Sunday, July 01, 2007

Morning Has Broken – Passing Pasco

I slept the best this night and vaguely remember stopping in Spokane at about 3:00 am. What I remember was, there were a lot of lights and I reached over and pulled the drapes. The train also was disconnected here with the front of the train (including the dining car) heading to Seattle and the back of the train - including the club/observation car and me - going to Portland. This unlinkage resulted in about 30 minutes of complete silence. The electric is apparently turned off when the train disconnects and, in the newfound silence, I again returned to deep sleep.

At about 5:00 am – I think I was still in Mountain Time – I looked out the window and again saw nothing but flat open plains. For a moment I was startled and wondered if we had returned to Montana, but remembered that western Washington and Oregon is very dry and very flat.

Dozing on and off, I finally got out of bed at 6:30 MT – 5:30 PT. I got dressed and went in search for some coffee. The barrel was pretty empty and there was just a thick syrupy residue in the pot. I poured it anyway and added some bottled water cream and sugar figuring this might be all I’d get. I recalled our attendant Juice, indicated it was a long night for him with little sleep since they had to be awake when the train arrived in Spokane. The train was pretty quiet; I think it might have been me and the engineer who were the only ones awake. However, when I turned and walked down the hall I noticed a new face, a woman sitting in the first cabin. She must have boarded in Whitefish or Spokane. She was sitting up looking tired and annoyed.

Returning to my roomette I finished my coffee concoction and watched as the countryside began to accumulate indications of civilization. First a few houses, then garages and small businesses and eventually a town would appear. This next one looked a bit substantial since there was an airport, an airport large enough to have a radar tower which I could see spinning out on the plain. Minutes later we were in Pasco, the proverbial gateway to the Columbia River Gorge. I reset my watch to Pacific Time and was amazed that we were just about 10 minutes off scheduled.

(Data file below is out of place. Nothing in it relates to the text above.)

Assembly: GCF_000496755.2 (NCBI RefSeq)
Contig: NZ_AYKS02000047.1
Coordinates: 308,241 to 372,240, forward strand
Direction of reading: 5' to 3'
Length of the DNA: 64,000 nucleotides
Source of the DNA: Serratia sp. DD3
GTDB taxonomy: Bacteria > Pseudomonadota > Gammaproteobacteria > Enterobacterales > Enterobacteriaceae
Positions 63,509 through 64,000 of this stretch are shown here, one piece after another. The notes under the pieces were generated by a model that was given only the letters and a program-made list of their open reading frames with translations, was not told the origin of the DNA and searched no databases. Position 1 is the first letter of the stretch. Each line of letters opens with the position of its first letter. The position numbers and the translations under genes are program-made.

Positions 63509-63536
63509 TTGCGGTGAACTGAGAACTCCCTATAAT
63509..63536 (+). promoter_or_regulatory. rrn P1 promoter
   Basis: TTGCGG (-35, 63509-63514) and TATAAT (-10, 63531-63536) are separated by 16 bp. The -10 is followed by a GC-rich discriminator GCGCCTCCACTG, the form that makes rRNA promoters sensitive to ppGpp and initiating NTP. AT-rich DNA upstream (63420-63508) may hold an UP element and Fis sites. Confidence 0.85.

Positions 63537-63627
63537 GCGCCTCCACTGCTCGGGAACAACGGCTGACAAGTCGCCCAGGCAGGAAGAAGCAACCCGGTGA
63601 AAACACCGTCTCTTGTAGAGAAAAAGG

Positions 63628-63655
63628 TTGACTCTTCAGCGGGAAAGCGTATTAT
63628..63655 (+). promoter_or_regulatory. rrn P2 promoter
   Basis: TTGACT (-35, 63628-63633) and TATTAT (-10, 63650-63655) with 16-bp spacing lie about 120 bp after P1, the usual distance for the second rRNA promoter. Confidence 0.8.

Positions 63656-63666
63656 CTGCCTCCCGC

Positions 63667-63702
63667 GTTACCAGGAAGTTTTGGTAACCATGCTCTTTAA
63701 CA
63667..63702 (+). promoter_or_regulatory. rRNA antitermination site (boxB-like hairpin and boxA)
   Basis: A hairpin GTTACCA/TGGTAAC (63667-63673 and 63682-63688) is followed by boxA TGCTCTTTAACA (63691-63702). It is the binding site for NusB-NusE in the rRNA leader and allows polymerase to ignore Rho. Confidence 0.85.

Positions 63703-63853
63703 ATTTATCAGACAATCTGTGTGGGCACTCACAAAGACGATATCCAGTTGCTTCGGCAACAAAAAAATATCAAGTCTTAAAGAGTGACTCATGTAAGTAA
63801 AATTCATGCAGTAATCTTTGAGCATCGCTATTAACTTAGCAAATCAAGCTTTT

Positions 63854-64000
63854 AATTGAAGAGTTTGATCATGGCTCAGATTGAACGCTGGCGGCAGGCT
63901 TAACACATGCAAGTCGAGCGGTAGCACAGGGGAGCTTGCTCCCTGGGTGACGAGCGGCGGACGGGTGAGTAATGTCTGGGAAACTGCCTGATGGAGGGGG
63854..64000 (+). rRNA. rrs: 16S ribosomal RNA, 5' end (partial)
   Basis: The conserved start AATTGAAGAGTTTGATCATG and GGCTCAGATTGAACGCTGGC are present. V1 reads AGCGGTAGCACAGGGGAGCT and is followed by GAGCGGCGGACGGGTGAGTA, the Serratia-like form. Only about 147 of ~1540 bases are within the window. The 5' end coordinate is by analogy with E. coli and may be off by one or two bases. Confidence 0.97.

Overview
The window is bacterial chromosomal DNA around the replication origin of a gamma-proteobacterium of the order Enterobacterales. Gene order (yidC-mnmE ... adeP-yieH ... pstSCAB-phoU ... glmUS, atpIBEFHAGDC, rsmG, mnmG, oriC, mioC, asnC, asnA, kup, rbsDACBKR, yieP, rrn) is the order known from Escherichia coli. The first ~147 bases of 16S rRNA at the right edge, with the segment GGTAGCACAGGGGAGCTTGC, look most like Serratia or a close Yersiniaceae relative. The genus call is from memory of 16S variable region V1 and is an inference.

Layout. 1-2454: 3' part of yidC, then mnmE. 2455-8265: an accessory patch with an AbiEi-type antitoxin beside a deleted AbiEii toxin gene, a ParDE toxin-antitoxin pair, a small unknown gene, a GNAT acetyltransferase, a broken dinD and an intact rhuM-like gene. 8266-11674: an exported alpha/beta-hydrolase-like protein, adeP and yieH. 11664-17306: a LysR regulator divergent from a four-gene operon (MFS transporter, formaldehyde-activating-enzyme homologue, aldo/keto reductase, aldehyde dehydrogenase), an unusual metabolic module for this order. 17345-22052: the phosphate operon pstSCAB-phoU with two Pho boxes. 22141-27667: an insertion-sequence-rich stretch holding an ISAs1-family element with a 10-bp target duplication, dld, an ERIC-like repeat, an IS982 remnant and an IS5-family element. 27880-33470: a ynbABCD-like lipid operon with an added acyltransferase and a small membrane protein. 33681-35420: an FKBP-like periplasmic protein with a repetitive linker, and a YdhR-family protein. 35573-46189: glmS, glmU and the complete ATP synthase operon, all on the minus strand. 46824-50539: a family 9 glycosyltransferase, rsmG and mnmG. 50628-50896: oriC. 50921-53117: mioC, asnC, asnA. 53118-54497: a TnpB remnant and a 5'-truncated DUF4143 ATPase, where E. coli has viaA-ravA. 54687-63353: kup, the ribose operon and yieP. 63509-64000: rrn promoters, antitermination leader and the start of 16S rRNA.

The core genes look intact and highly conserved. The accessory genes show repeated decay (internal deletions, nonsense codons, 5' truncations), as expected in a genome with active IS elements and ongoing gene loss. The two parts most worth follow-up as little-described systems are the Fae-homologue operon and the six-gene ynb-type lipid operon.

The sky was overcast as we left the station and slowly made our way over a bridge and the Columbia. The river comes in from the northwest at this point and then makes a sharp turn to the south and then west and drops down into the land creating a rather spectacular gorge. I remember this location from my 1982 trip and know it will be spectacular – the camera is out and I am snapping away.

The gorge, I suppose, has been there for millennia. The sandy rocks that make up the shore line are brown and covered with wisps of yellow grass – it is very dry here in the high plateau. The refreshing and life-giving moisture of the Pacific has already been squeezed out of the air by the time it reaches this place, and the contrast of water and semi-arid plateau is remarkable. But I know the road ahead will be moist and beautiful.

At 7:00 am Juice is up and apologizing. Fresh coffee made, he starts to make up beds. Many of my compatriots have headed to the club car for their cold breakfast. The Amtrak folks warned us that since the dining car was going off to Seattle there would only be cold breakfast for us. So, I decided to skip it and continue my vigil for great scenery with Kodak in hand. I am not disappointed and take many shots of the river with its barges, dams and locks and the occasional bridge. At times the river disappears from view as we duck behind some rock formations and each time it reappears it gets prettier. Soon the vegetation has become more abundant and slightly greener and within a few hours it is lush and vibrant.

The train is routed down the north side of the gorge and you can see a small highway to our left. Across the river you can see semis and large vehicles heading down Interstate 84. We make some stops along the gorge and according to my calculations we are now about 20 minutes late.

Some of the most spectacular viewing is between The Dalles (Wishram, WA) and Portland. By now the train is surrounded by the lush green pines of the Pacific Northwest. We’re almost there.

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